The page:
• <25 – (4.9% of U.S. CUs); CU Pet Spending: $269.75, -4.7%; Total $: $1.79B, $0.35B (+24.2%) from…
    • Food $0.27B
    • Supplies ↓$0.03B
    • Services ↑$0.02B
    • Veterinary $0.09B
    • The increase came from a 31% gain in CUs as a huge number moved out of their parents’ home.
  • 25-34 – (15.7% of U.S. CUs); CU Pet Spending: $701.04, +19.5%; Total $: $14.90B, $2.48B (+20.0%) from…
    • Food $0.12B
    • Supplies ↑$0.93B
    • Services ↑$0.17B
    • Veterinary $1.26B
    • These Millennials have often led the way in new food trends. In 2020 they stepped up in the pandemic and the lift continued into 2021, with spending increases in all segments & 20% overall.
  • 35-44 – (17.2% of CUs); CU Pet Spending: $937.83, +57.7%; Total $: $21.39B, $8.10B (+60.9%) from…
    • Food $1.24B
    • Supplies ↑$4.00B
    • Services ↑$0.78B
    • Veterinary $2.08B
    • They have the largest families and are building their careers, so they are very sensitive to and cautionary in times of change. In 2020, they had double digit % decreases in all but Supplies. In the 2021 recovery they spent more in all segments, had the biggest increase of any age group and moved to the top in Total Pet CU $pending.
  • 45-54 – (16.7% of U.S. CUs); CU Pet Spending: $828.19, +19.9%; Total $: $18.51B, $3.03B (+19.6%) from…
    • Food $1.12B
    • Supplies ↑$0.85B
    • Services ↓$0.02B
    • Veterinary $1.08B
    • This group has the highest income and occupied the top spot in Pet Spending in 2018. In 2019 & 2020 their spending and rank fell. In 2021, except for a minor decrease in Services $ due to fewer CUs, they spent substantially more on their pets. They fell to 3rd place in Total Pet spending but at a record level.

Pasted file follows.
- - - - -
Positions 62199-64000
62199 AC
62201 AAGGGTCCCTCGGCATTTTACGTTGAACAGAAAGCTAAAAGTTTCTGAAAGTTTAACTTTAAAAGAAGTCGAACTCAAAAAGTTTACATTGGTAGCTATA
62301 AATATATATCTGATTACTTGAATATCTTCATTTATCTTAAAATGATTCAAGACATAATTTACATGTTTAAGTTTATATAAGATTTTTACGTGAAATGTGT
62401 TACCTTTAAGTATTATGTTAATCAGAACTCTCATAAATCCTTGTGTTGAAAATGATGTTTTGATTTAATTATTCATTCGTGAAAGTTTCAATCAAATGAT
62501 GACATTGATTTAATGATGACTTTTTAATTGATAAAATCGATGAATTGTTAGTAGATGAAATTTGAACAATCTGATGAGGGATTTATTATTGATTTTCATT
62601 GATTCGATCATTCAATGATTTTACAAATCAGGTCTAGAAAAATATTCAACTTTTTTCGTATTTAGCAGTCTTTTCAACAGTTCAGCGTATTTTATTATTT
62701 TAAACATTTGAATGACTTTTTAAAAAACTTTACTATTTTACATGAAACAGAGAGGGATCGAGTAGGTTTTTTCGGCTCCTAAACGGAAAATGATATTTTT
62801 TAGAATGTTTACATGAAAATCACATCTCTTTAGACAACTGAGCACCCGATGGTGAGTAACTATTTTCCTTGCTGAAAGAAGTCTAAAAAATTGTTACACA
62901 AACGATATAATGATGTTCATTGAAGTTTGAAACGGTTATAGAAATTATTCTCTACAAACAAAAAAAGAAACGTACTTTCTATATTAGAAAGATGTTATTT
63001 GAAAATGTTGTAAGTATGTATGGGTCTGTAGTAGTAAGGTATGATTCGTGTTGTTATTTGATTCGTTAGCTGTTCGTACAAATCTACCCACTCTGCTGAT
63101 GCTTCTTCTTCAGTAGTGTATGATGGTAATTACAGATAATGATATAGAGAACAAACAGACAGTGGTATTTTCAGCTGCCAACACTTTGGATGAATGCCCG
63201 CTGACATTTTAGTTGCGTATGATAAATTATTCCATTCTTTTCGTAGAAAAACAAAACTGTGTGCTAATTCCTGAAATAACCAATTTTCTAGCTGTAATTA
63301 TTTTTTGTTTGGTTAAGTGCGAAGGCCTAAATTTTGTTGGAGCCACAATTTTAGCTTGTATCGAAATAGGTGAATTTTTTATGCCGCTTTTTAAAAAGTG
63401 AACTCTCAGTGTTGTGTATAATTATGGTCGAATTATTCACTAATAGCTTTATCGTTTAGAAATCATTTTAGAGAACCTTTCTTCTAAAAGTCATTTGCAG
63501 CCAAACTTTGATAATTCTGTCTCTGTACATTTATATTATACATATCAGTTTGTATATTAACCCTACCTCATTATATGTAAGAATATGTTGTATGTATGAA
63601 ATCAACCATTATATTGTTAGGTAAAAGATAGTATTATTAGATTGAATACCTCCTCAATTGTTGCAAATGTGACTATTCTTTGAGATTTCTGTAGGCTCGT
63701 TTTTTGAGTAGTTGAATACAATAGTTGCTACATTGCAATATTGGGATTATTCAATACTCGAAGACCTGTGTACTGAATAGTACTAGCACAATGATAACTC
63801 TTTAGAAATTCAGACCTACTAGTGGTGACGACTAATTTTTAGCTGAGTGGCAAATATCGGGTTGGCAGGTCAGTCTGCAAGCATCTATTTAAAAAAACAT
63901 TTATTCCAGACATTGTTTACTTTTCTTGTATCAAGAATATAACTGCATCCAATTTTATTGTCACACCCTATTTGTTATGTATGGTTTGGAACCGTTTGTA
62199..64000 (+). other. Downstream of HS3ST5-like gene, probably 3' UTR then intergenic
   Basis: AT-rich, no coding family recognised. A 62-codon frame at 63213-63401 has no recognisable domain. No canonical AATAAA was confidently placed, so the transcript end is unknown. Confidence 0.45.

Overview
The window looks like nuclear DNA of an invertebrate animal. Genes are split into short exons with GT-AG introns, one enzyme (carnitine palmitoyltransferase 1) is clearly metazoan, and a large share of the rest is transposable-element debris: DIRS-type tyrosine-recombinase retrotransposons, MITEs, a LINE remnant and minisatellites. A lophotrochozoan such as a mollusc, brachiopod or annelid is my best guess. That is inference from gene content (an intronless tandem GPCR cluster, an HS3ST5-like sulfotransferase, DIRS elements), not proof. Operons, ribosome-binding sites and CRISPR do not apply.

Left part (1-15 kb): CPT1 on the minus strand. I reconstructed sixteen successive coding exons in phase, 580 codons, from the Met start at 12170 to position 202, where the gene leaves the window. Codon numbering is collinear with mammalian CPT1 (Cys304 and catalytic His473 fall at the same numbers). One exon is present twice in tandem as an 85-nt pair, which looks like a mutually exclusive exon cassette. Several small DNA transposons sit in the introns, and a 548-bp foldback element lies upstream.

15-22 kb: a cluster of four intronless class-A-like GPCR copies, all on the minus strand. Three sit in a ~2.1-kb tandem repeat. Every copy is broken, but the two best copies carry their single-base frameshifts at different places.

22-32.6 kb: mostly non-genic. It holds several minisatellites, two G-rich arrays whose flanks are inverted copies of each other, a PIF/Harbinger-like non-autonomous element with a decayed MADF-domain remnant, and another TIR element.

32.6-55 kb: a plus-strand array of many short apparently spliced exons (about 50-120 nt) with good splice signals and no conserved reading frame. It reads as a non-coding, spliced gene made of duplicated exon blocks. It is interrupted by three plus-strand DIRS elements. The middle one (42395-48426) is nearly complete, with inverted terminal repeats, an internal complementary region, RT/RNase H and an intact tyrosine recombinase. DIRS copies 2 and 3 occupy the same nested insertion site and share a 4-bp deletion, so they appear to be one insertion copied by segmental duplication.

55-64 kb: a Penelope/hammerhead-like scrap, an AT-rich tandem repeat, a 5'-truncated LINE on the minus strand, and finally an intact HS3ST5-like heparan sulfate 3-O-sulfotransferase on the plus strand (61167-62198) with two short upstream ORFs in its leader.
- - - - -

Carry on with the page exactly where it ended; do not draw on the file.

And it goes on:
• 55-64 – (18.5% of U.S. CUs); CU Pet Spending: $849.56, -11.7%; Total $: $20.95B, ↓$3.20B (-13.3%) from…
    • Food ↓$7.89B
    • Supplies ↑$1.73B
    • Services ↑$0.75B
    • Veterinary $2.20B
    • 90% are still younger Baby Boomers and they are especially reactive. They were the primary drivers behind the 2020 binge spending on Pet Food. In 2021 they turned their attention to the other segments with a $4.7B increase in spending. However, it didn’t make up for the $7.9B drop in Food $.
  • 65-74 – (16.1% of U.S. CUs); CU Pet Spending: $711.22, +20.1%; Total $: $15.14B, $2.91B (+23.8%) from…
    • Food $0.93B
    • Supplies ↑$0.83B
    • Services ↑$0.39B
    • Veterinary $0.75B
    • This group is growing, +5.1% and are all Baby Boomers. They are careful with their money, but their commitment to their pets is very apparent. They spent more in all segments in 2021 and are the only other age group besides the 25>34 yr-olds to spend more in both 2020 and 2021.
  • 75> – (10.9% of U.S. CUs); CU Pet Spending: $504.45, +54.7%; Total $: $7.30B, $2.57B (+54.4%) from…
    • Food $1.76B
    • Supplies $0.34B
    • Services $0.12B
    • Veterinar ↑$0.34B
    • Pet Parenting is more difficult, and money is tight for these oldest Pet Parents, but their commitment is still there. They had a 10% decrease in 2020 due to drops in Supplies & Services. In 2021 they came back strong with increases in all segments and the 2nd highest % increase of any age group.

Age Group Recap: In 2020 the age spending pattern in Total Pet matched Pet Food. It was generational, Boomers and Millennials spent more. Everyone else spent less. In 2021 it was radically different. Except for the 55>64 group’s big drop in Food and 2 other decreases of $0.03B or less, every age group spent more in every segment. Almost a universal lift.

Next, we’ll take a look at some other key demographic “movers” in 2021 Total Pet Spending. The segments that are outlined in black “flipped” from 1st to last or vice versa from 2020. The red outline stayed the same.